Reference Model Development Process

The Standards Working Group (SWG) defined the need and general content r
equirements
for
the Reference Model. All AD
-
SDI Working Groups have representation on the SWG.

The goal of the AD
-
SDI SWG is to provide guidelines for the development and
documentation of AD
-
SDI Standards with a minimal structure for standards developers.
This
structure is intended to support AD
-
SDI Working Groups in their efforts to develop, adopt,
and encourage the use of geospatial standards.

One of the main challenges regarding the design of AD
-
SDI Data Standards development is
to find the right balance

between a simple, easy to implement/use solution and a complex,
rigorous solution depending on the needs and feasibility constraints. See Figure1 below:




Some of the guiding principles based on which the Data Standards development is carried out
are:



D
ata should be collected once and maintained at the level where this can be done
most effectively



It must be possible to combine seamlessly geospatial data from different sources
across the Emirate and share it between many users and applications



It must be

possible for data collected at one level to be shared among different levels,
e.g. detailed data for detailed investigations, general data for strategic purposes

Based upon these principles, the application schemas should neither be too simple, nor too
co
mplex.

Figure
1
: Balance between Simple and Comp
lex solutions



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Standards development and maintenance processes of various international standards bodies
such as ISO, OGC, FGDC, W3C, Standards Australia(SA), Standards New Zealand (SNZ),
and INSPIRE were reviewed and discussed in the development of this Referenc
e Model.

1.7

Maintenance of the AD
-
SDI Standards Reference Model

The AD
-
SDI SWG is responsible for the maintenance of the AD
-
SDI Standards Reference
Model. The SWG expects to have regular updates to this document. In the first year or two
revisions are expect
ed to occur once per year. Comments can be directed to the SWG through
SDC.


2

Organization of Standards Work Within AD
-
SDI

The Abu Dhabi Spatial Data Infrastructure (AD
-
SDI) Implementation Plan provides for the
establishment of Working Groups to support AD
-
SDI community management
requirements
and to facilitate
data stewardship for the various Fundamental Geospatial Data Sets (FGDS).
The Working Groups are comprised of business user representatives from the stakeholder
entities and act in a consultative
way

to guide the AD
-
SDI program in a manner that best
addresses the needs of the community.

Working Groups are initiated by the Abu Dhabi Systems and Information Center (ADSIC)
and the Abu Dhabi Spatial Data Infrastructure (AD
-
SDI) Technical Committee (TC)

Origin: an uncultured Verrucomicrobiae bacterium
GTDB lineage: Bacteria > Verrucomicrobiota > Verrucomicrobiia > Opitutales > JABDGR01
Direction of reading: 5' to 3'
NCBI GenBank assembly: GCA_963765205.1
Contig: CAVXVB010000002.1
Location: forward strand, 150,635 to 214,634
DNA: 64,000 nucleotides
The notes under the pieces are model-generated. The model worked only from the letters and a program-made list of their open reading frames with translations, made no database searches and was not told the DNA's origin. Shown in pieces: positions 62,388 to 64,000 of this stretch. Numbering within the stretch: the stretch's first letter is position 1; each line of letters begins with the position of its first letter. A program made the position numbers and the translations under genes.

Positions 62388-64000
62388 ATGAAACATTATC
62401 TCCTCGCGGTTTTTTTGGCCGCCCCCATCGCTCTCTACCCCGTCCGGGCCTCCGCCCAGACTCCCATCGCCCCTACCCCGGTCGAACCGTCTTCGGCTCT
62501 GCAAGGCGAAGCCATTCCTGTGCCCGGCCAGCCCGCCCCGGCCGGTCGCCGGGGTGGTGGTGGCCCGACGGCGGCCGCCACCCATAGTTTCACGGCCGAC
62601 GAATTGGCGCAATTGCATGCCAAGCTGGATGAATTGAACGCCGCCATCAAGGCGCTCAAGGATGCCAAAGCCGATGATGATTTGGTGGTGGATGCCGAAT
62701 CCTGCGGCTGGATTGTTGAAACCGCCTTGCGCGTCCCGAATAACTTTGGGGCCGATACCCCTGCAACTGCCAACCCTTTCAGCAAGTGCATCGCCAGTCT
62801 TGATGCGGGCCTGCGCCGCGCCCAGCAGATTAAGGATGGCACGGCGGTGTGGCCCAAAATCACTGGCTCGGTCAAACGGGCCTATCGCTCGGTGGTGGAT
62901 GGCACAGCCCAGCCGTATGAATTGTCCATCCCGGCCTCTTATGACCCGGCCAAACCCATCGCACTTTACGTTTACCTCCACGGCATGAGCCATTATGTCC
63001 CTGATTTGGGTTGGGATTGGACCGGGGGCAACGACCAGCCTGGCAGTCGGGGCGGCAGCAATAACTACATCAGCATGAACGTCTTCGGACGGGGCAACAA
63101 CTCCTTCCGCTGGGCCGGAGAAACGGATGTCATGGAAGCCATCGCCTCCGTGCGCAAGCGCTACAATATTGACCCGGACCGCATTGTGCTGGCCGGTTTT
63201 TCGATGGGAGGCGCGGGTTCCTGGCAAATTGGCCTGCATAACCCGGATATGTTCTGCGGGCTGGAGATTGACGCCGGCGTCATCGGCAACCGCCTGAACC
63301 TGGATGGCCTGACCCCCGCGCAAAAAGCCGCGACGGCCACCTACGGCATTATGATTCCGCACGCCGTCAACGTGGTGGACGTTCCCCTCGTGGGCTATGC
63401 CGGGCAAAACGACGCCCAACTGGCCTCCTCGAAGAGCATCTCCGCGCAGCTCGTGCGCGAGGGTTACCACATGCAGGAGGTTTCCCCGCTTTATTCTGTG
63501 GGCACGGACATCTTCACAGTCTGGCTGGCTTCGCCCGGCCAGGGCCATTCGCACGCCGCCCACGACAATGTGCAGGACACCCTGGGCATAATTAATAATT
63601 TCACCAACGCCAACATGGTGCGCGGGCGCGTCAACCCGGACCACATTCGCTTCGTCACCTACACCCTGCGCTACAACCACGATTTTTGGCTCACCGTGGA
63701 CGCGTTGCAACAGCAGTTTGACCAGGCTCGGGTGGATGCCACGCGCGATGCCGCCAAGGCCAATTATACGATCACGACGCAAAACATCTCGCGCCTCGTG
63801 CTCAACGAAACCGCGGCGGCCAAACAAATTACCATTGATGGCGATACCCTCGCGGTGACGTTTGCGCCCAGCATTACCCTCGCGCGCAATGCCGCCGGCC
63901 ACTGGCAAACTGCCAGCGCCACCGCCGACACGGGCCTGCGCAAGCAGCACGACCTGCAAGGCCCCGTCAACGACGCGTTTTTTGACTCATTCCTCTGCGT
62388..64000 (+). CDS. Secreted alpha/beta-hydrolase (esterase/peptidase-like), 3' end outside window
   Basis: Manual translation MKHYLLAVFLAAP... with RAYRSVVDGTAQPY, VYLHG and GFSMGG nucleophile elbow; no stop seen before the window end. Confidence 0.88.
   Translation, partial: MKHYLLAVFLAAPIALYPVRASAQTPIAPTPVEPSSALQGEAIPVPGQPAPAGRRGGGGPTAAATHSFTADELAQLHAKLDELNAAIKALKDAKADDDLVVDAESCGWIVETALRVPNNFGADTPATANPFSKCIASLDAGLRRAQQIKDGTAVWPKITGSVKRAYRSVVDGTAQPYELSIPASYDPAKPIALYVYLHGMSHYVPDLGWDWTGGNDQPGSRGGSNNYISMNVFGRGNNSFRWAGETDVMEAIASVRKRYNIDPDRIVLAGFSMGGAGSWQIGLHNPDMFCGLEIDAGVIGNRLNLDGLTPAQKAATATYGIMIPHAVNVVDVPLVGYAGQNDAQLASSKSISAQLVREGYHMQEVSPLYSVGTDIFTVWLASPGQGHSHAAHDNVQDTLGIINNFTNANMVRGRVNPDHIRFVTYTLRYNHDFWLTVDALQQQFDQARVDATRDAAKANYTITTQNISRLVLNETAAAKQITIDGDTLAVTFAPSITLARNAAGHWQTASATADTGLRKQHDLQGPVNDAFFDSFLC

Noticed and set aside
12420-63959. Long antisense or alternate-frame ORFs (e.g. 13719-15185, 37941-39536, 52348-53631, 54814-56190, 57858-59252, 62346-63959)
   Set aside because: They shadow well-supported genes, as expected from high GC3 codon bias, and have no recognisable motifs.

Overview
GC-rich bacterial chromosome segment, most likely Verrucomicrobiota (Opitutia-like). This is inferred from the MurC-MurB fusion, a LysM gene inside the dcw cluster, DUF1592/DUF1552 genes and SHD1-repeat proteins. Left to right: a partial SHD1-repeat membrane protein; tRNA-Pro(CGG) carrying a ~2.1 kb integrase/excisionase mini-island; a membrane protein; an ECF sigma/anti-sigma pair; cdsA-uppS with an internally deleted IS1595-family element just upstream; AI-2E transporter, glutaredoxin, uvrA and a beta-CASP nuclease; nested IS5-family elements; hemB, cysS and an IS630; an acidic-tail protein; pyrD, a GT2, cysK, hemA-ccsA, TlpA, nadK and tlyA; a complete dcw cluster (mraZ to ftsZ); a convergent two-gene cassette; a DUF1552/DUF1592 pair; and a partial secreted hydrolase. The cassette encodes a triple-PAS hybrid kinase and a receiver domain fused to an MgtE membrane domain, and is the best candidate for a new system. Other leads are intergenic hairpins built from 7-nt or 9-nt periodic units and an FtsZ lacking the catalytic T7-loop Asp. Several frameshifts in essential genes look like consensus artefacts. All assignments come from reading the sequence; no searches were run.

on a
mutually agreed basis to allow multiple government entity teams to address special topics of
common activities and interest. The AD
-
SDI Working Groups establish and implement
strategic guidance and specific actions that support improved collection, s
haring,
dissemination and use of geospatial data, contributing to the development of the AD
-
SDI.
Working Groups are formed to address specific short
-
term issues (e.g., to assess an urgent
issue) or long
-
term issues (e.g., to oversee framework data issues).

Special Interest G
roups
are formed to focus on domain specific or functional topics and issues.

Working Groups with a FGDS stewardship charter define guidance for the development of
data sharing policies, data content standards, data maintenance, and pub
lishing.


3

Types of AD
-
SDI Standards

The taxonomy of standards for the AD
-
SDI is derived from the principles of information
engineering. An information engineering approach was selected because it provides minimal
guidance on structure, yet allows for stan
dards to achieve coordination and interoperability
status. This approach does not dictate step
-
by
-
step processes.

One way that information engineering provides a structured approach to standards
development is by providing a method to describe different st
andards types. It also provides a
means to describe the relationships among various standards of the same type. For example,


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two data standards can be related to one another, eliminating duplicate definitions an domains
of values. In this manner it is well

adapted to the diversity of the AD
-
SDI.


The four basic categories of the information engineering standards are: data, processes,
organizations, and technology. One AD
-
SDI Standard may contain several categories of
standards.
The four
components each for
m a side of the information engineering four
-
sided
pyramid. A single AD
-
SDI Standard within the pyramid may address aspects of all four
components. A standard may also be entirely within one component, in which case it would
be illustrated as one side of t